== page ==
Monday, June 30, 2008

Art Pepper's "The Croydon Concert" coming out today!

"Art Pepper: The Croydon Concert,"
Volume III of "Unreleased Art" series,
released by Widow's Taste Label on May 30

2-CD Set Features Art's "Comeback Band":
Milcho Leviev, Bob Magnusson, Carl Burnett

At Fairfield Hall, Croydon, England, in May of 1981, Art Pepper appeared with the quartet that had returned him to music. Together, they delivered to loyal and savvy British fans a dazzling performance of originals and bebop classics.

Volume III: The Croydon Concert is the first release by Laurie Pepper's Widow's Taste Records featuring the rhythm section that made up the Art Pepper Quartet from 1978 through most of 1981. They were indispensable to the alto saxophonist's triumphant return to the scene at the end of his life and functioned as both engine and anchor during much of that time. John S. Wilson praised them in the New York Times, saying they made Art's "innate rhythmic drive even more buoyant" and referring to Bob Magnusson as "fabulously fast-fingered." Critic Gary Giddins, in The Village Voice, said Bob's "sure time and rich tone in the bottom register complemented Pepper's frequently ethereal gambits" and praised Carl Burnett's "chatty responsiveness." Musician and critic Jon Hendricks called Milcho Leviev "a most marvelous pianist, a real joy. He plays with beauty and passion."

After his last long imprisonment in San Quentin during the 1960s, Art found reentry into music almost impossible. Thin-skinned to begin with, he became increasingly paranoid, hesitant to even try to work with some of the musicians he admired most. But this band of profoundly gifted jazzmen made him feel safe. These were not "safe" players, but instead challenged and provoked him to continue to develop his gifts and evolve as an artist.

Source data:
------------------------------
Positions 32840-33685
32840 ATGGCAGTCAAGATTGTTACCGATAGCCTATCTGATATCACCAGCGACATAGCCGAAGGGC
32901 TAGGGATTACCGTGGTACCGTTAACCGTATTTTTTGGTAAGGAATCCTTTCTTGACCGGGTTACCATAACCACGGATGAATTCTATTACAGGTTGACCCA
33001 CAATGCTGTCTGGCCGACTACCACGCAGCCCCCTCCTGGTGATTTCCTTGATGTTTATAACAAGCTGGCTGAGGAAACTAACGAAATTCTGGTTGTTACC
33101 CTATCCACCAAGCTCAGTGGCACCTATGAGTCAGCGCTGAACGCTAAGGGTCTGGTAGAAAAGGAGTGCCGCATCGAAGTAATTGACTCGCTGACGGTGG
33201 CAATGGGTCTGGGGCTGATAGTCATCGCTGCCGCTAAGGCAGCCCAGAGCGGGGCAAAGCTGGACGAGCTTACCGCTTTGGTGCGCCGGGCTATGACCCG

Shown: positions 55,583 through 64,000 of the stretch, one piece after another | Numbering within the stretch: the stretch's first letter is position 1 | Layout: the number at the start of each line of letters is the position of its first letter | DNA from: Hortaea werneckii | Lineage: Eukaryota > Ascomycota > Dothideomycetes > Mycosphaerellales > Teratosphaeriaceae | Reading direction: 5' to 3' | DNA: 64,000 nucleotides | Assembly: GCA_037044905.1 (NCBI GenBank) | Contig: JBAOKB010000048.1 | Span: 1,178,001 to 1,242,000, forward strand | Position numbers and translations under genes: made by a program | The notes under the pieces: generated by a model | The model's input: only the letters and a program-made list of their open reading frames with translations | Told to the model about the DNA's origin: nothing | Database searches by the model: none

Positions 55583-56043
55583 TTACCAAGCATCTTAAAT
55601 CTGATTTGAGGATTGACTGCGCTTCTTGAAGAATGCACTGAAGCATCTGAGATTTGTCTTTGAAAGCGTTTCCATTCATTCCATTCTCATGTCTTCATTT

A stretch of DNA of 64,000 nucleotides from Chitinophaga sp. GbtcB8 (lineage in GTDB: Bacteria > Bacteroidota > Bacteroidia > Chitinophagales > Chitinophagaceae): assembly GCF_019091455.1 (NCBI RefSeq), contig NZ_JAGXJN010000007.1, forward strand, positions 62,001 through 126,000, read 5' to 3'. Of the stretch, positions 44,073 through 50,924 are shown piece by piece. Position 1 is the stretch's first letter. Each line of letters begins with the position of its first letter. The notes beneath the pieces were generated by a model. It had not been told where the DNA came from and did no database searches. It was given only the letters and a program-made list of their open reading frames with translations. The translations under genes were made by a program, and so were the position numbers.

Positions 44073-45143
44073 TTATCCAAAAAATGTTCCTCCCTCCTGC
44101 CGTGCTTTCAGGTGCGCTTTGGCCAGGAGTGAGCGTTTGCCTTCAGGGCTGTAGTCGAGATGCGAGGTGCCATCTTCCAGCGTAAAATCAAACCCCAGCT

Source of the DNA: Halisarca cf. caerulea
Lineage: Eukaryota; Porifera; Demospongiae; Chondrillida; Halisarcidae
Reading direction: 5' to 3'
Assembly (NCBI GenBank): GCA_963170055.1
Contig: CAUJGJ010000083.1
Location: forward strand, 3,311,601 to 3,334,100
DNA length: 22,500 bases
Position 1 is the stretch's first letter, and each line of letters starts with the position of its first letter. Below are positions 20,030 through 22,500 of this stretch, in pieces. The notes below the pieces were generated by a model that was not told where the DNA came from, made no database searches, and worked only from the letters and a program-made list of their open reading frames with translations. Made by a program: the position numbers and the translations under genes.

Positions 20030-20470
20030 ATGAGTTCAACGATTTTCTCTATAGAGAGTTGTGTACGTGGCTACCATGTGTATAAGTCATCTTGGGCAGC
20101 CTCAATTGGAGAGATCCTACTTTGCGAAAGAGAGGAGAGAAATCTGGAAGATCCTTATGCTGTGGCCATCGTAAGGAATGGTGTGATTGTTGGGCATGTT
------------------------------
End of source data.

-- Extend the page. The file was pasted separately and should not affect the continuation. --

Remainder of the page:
(Carl Burnett, Bob Magnusson, Milcho Leviev & Art Pepper)

The Croydon recording was sent last year to Laurie Pepper, Art's widow, by a European fan who believed this particular music was too good to languish in the archives of collectors. Laurie agreed with him so thoroughly that she changed all her plans. She decided to make this concert the third in her label's critically acclaimed series of previously unreleased Art Pepper performances.

Reviewers have responded enthusiastically to the two previous releases. Volume I from this series, another two-disc set, is The Abashiri Concert, recorded in Japan in 1981. Volume II is The Last Concert, recorded at the Kennedy Center in Washington, DC in 1982, documenting Art's last performance just weeks before his death:
"Jazz in the era of the heroic statement. Excellent." --Ben Ratliff, New York Times
"Pepper blowing blues and ballads with a shivering intensity, as if each song recounted his own dreams and disappointments." --Fred Kaplan, New York Times
"All but unprecedented. Both soul-searing and sentimental." --Will Friedwald, New York Sun
Jazz Station review:
"The Croydon Concert" is destined to the same acclaim. What a quartet! All musicians in peak form, including Pepper. The sound quality is pretty good for a "bootleg" tape, improved by the excellent mastering work of engineer Wayne Peet. Laurie Pepper's liner notes are luminous as usual, providing behind the scenes revelations that are always attractive for jazz historians. Besides, she writes with fluency and verve, sounding like an old friend sharing intimate secrets with us.